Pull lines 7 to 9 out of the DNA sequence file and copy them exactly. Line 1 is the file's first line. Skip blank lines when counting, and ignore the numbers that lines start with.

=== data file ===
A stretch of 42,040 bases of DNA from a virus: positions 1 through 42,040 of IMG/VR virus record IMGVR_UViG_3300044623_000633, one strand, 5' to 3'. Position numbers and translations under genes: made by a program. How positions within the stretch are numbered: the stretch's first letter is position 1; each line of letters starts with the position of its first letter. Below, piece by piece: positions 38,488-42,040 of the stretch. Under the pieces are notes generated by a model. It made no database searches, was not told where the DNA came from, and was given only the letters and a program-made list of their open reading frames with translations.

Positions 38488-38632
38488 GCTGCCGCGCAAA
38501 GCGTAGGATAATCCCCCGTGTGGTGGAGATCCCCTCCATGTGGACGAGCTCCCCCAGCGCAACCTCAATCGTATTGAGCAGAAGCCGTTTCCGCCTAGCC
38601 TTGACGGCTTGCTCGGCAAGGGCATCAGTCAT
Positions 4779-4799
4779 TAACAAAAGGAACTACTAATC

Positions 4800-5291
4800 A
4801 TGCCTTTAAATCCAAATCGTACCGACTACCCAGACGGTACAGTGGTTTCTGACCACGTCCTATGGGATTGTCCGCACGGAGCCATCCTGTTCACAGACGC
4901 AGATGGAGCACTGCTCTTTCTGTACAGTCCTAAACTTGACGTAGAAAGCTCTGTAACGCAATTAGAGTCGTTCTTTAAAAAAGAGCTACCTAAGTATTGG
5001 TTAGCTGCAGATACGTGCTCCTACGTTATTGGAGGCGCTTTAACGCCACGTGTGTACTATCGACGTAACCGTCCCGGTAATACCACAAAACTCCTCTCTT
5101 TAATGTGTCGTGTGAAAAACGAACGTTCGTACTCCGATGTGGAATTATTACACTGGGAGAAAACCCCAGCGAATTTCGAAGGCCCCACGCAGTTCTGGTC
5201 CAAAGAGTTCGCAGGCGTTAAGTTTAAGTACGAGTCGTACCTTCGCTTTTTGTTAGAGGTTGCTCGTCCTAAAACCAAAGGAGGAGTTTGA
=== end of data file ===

4779 TAACAAAAGGAACTACTAATC

Positions 4800-5291
4800 A